GLENDALE, Ariz. -- It didn't take White Sox reliever Matt Lindstrom very long to realize what his team could have in its 2013 pitching staff.
"We have a chance to carry this club, and we all know we can score runs," Lindstrom said. "I would say one through 12, with our starters, and who we have in our bullpen, it's probably as deep of a staff as I've ever been on."
Lindstrom's comment certainly isn't meant as some sort of dig at the White Sox offense. It's a group that has scored at least eight runs in four of its first five Cactus League games, although many of those runs are being brought home by players who won't make the Opening Day roster against pitchers who won't be there either.
With Paul Konerko, Adam Dunn, Alex Rios and Dayan Viciedo in the middle of their lineup, the White Sox have a chance to provide plenty of solid support. Ultimately, though, teams win and lose championships based on their pitching staffs. It was true for the White Sox in 2005 and should be true again in 2013.
"I've said a good pitching staff can literally take you to the White House," White Sox pitching coach Don Cooper said. "And when you are not performing, it can literally take you to the [outhouse].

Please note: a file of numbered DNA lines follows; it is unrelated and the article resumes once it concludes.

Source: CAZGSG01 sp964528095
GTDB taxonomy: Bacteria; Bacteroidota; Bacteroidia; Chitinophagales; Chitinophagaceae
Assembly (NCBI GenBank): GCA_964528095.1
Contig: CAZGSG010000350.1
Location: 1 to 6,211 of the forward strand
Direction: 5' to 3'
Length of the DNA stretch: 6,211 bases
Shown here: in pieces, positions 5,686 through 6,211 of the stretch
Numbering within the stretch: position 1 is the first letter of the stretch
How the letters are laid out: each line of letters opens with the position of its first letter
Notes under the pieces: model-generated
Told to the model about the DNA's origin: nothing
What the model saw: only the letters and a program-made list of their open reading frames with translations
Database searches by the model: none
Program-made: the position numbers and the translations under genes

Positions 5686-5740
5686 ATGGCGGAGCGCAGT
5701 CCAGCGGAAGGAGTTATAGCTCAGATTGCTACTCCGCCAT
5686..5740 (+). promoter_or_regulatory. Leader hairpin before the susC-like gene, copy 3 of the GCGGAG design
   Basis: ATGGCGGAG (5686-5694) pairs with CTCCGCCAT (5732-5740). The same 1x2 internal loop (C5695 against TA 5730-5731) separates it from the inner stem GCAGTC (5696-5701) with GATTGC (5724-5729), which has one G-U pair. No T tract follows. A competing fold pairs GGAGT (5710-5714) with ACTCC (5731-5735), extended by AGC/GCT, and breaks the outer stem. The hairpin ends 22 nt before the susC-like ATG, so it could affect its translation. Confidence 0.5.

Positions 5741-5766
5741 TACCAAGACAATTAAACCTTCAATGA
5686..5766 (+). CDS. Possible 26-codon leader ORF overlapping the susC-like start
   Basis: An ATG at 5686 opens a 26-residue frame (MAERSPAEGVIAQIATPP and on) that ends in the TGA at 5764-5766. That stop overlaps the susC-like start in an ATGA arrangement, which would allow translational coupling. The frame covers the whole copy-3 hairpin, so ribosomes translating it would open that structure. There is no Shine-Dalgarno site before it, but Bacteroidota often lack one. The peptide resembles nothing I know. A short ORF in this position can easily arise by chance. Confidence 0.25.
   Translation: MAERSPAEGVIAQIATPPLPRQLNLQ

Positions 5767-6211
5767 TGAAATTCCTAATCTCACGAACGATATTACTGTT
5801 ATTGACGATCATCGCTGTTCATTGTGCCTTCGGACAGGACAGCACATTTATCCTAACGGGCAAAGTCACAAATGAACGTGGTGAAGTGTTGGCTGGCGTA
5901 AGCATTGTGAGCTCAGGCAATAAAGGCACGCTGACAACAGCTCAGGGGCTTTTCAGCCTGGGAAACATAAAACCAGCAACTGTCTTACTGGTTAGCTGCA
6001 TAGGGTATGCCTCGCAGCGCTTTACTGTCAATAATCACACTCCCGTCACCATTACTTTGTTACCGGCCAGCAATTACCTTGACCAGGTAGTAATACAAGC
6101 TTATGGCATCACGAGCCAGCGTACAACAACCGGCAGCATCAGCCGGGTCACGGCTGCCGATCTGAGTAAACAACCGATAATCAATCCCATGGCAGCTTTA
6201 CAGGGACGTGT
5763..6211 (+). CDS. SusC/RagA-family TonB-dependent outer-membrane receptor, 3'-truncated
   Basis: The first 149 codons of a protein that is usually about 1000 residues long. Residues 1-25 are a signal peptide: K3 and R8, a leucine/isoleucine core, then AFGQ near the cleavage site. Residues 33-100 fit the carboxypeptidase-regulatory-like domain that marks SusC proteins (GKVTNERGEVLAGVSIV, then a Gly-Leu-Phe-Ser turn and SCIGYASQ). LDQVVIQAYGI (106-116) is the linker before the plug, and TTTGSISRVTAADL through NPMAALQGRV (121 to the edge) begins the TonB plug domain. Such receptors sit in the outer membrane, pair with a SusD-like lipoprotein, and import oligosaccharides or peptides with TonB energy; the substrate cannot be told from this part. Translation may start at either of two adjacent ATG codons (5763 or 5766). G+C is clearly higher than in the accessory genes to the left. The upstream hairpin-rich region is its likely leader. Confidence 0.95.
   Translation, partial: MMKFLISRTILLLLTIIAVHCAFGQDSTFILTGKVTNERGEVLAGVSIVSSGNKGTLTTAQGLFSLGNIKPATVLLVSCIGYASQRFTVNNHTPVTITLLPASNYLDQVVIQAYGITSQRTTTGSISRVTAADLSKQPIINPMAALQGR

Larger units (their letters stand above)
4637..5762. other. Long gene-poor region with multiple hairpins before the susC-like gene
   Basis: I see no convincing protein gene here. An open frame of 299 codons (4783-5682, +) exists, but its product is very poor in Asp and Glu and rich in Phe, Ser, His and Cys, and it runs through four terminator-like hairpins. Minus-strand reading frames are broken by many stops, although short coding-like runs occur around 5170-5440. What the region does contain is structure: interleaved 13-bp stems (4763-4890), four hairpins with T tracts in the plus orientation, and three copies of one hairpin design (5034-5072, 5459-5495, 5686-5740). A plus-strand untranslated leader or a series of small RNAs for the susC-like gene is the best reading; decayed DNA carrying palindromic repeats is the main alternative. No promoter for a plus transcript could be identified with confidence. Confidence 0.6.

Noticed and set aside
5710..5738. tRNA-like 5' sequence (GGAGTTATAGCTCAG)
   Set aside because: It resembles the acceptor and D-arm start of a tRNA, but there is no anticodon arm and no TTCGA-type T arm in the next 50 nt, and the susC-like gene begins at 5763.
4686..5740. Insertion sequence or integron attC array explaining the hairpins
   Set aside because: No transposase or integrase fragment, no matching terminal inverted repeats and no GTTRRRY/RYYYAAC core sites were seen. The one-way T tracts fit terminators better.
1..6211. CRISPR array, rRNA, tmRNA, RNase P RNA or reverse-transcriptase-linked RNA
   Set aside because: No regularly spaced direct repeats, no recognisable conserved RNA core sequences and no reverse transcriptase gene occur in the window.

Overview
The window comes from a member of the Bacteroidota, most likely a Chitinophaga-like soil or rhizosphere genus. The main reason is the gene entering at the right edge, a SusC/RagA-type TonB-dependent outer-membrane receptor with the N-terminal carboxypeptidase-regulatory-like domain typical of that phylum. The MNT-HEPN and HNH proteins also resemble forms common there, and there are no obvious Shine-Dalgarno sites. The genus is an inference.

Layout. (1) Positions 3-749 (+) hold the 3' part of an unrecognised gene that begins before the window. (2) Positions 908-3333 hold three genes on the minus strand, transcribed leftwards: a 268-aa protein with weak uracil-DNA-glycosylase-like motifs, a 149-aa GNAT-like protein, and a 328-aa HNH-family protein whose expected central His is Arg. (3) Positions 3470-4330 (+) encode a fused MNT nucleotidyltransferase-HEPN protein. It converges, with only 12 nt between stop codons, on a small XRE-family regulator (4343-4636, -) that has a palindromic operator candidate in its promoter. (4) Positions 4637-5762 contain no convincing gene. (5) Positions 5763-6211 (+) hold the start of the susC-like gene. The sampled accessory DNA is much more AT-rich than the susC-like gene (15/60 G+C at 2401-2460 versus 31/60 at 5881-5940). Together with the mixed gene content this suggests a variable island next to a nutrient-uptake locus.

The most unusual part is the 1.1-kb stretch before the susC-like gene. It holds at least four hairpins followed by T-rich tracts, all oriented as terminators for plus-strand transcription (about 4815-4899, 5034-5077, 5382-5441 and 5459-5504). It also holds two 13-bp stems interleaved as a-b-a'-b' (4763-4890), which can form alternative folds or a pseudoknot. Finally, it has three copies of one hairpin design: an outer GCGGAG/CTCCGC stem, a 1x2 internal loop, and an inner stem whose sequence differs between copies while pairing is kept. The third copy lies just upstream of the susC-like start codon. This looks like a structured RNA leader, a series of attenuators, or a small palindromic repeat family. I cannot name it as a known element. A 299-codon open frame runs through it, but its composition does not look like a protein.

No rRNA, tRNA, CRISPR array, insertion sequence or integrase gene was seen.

"Let me tell you this. I've always thought we have to carry the team. We've seen it. We've lived it. You only go as far as the pitching staff. I've always thought that the responsibility, the biggest one, is the pitching staff's."
Cooper reiterated an old mantra that there are three areas needed for victory: pitching, offense and defense. The White Sox might rely a little more on that first element.
Their regular starting staff takes center stage beginning Friday, with Chris Sale getting the call. Dylan Axelrod, Erik Johnson, Nestor Molina and Simon Castro were a few of the younger starters who took the mound during this first week, showing the White Sox they might be more than 12-deep on their staff.
Scott Merkin is a reporter for MLB.com. Read his blog, Merk's Works, and follow him on Twitter @scottmerkin. This story was not subject to the approval of Major League Baseball or its clubs.